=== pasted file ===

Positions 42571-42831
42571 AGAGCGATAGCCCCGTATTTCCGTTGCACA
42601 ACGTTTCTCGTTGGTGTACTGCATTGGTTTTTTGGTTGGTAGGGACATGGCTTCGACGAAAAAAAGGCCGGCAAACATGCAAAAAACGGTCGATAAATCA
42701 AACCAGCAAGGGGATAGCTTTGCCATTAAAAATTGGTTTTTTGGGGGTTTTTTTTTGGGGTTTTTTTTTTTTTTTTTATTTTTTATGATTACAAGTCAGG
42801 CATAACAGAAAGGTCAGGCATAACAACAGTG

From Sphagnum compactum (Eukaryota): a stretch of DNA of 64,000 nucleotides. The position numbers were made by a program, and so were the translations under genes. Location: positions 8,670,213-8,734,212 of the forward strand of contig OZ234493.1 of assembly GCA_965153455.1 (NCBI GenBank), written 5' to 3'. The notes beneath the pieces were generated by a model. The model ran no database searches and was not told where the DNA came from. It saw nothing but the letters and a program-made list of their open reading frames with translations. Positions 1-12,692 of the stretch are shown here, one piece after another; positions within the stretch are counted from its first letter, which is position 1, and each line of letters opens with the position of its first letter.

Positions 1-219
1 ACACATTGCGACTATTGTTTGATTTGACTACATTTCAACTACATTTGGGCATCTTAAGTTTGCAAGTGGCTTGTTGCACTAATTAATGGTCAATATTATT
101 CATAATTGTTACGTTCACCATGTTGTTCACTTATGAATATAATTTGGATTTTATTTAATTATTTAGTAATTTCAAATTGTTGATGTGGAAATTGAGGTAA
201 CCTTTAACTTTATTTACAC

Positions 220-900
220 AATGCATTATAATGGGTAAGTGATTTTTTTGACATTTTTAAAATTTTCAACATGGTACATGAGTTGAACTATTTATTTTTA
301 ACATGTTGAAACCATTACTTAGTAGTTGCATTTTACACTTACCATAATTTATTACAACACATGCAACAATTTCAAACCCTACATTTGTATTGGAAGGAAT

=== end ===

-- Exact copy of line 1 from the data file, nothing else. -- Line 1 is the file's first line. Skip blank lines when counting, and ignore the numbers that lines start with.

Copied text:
Positions 42571-42831